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Mar 13, 2020 / 09:52

Covid-19 puts Vietnamese fashion retailers to the test

Vietnamese large fashion houses may suffer more heavily than small ones if Covid-19 lasts more than six months.

Similar to the logistics and tourism industries, many enterprises in the textiles and garments industry are facing difficulties and bearing heavy losses as the new coronavirus epidemic is striking hard their operations in domestic and overseas markets.

 Illustrative photo

Looking at garment exports, Nguyen Cong Minh, CEO of Denmoz Corporation, specializing in R&D, and providing solutions in local and foreign fashion markets, told Hanoitimes that the epidemic outbreak last November in China coincided with the production for spring-summer season and most of the materials were fully imported.

However, as their clients in foreign markets have been hit by the epidemic, they will ask for certain support from vendors. “As such, the customers are requesting deferred payment or discount,” he said and adding that even the shipments about to be sent may result in cancellation.

At present, the garment factories are concentrating on production for autumn and winter season orders, however, the manufacturing process is not running at full gear as the end of the epidemic is uncertain. In addition, the Chinese suppliers’ production will take time to be resumed. Garment businesses are expecting tough time ahead if the epidemic lasts until the second quarter in Asia, and together with its spread in European countries, “the damage could be enormous,” Minh predicted.

For Garment 10 Corporation JSC, its revenue in the first two months is estimated to have dropped 10% compared to the plan and the company’s input stock only meets production demand till the end of this month.

Sales in foreign markets are tough but enterprises like H&M, Zara, Canifa, Ivy Moda, Vietbrother, M2, Blue Exchange are also facing problems right in Vietnam. “Revenues of those retailers will be reduced about 40-50%,” Minh said. “Normally the fashion market after Tet holiday is very bleak, coupled with the epidemic, fashion at this time is not an interest of the Vietnamese consumers. These businesses are being hit severely.”

Meanwhile, fashion retailers that have a good online system are better than those that sell primarily in physical stores as the customers avoid or reduce their visits to brick-and-mortar stores due to the epidemic, Minh said.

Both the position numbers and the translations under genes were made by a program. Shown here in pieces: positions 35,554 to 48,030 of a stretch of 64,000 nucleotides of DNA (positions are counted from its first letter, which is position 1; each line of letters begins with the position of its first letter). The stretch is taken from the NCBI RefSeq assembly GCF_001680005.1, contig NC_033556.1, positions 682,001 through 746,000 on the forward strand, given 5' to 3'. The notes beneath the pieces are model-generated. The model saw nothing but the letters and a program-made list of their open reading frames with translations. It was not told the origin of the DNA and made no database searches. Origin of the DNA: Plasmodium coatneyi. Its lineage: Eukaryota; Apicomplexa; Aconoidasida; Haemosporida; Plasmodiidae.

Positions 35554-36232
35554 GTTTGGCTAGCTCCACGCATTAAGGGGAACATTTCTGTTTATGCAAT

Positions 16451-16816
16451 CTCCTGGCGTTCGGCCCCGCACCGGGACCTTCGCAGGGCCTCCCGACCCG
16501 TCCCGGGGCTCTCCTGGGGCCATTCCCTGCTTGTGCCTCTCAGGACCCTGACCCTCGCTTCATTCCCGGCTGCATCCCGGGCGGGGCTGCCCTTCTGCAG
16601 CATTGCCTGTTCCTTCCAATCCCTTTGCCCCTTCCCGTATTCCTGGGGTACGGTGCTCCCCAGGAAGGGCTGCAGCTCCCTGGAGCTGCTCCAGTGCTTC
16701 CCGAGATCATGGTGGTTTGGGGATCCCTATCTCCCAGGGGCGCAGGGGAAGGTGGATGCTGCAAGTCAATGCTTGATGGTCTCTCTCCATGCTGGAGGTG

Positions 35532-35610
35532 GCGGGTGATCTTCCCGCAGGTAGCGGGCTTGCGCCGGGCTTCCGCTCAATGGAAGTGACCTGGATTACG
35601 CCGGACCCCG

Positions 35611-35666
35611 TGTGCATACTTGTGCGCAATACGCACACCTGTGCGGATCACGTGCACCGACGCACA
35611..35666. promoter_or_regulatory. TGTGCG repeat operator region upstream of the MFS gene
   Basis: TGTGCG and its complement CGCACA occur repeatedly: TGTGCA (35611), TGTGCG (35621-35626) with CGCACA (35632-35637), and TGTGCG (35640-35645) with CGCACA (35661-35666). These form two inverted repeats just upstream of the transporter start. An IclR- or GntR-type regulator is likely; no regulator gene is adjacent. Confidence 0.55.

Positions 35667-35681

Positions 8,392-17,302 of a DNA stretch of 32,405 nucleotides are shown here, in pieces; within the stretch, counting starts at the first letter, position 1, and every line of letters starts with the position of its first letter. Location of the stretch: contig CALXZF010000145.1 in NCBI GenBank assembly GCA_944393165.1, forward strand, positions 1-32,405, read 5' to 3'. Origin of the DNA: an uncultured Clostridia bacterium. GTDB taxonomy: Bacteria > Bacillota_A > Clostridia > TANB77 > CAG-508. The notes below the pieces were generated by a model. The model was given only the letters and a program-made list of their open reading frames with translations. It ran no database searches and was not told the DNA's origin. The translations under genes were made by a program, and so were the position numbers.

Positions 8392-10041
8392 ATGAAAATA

Inside a Uniqlo store in Hanoi. Photo: Nhat Minh

Other fashion brands seeing a drop of about 20% in revenue are those that are small in size and have low price positioning. Le Thanh Van, founder/CEO of Gumac, owning 80 stores after 4 years of operation, told Hanoitimes that their revenue will fall 25% because the Covid-19 disease causes insufficient material supply for April-May. However, the loss is expected to be insignificant thanks to the availability of products produced before Tet holiday.

“We are looking for alternative raw material providers to the Chinese market. India is a good choice at the moment though the price will be higher,” Lam said. “Although the whole economic sector was affected by the epidemic, we will go on with our plans to expand the system in the third and fourth quarters of this year.”

Gumac targets to double its revenue in 2020, of which online revenue accounts for about 40%, higher than the 5% average portfolio of the whole fashion market.  

Similar to Gumac’s stores, another fashion retailer, Hnoss, will cushion the effects of the epidemic thanks to their anticipation. “The material supply is ensured until the end of May,” Co Hue Anh, founder/CEO of Hnoss told Hanoitimes, and revealed that they are finding another input supply to replace the source from China.

From an expert point of view, Minh said that the fashion retailers in general are being hit hard not only because of the epidemic but also because of their business model. “A strategy of focusing on distribution expansion is not right if they don’t invest in building a database of customers, standardizing clothing size system and speed up applying high technology,” he added.

Those, who succeed in the market, will focus more on an omni-channel strategy than offline due to the changing behavior of Vietnamese shoppers, and increased ownership of smartphones, laptops, and tablet devices, and the readiness of the market, Minh stressed.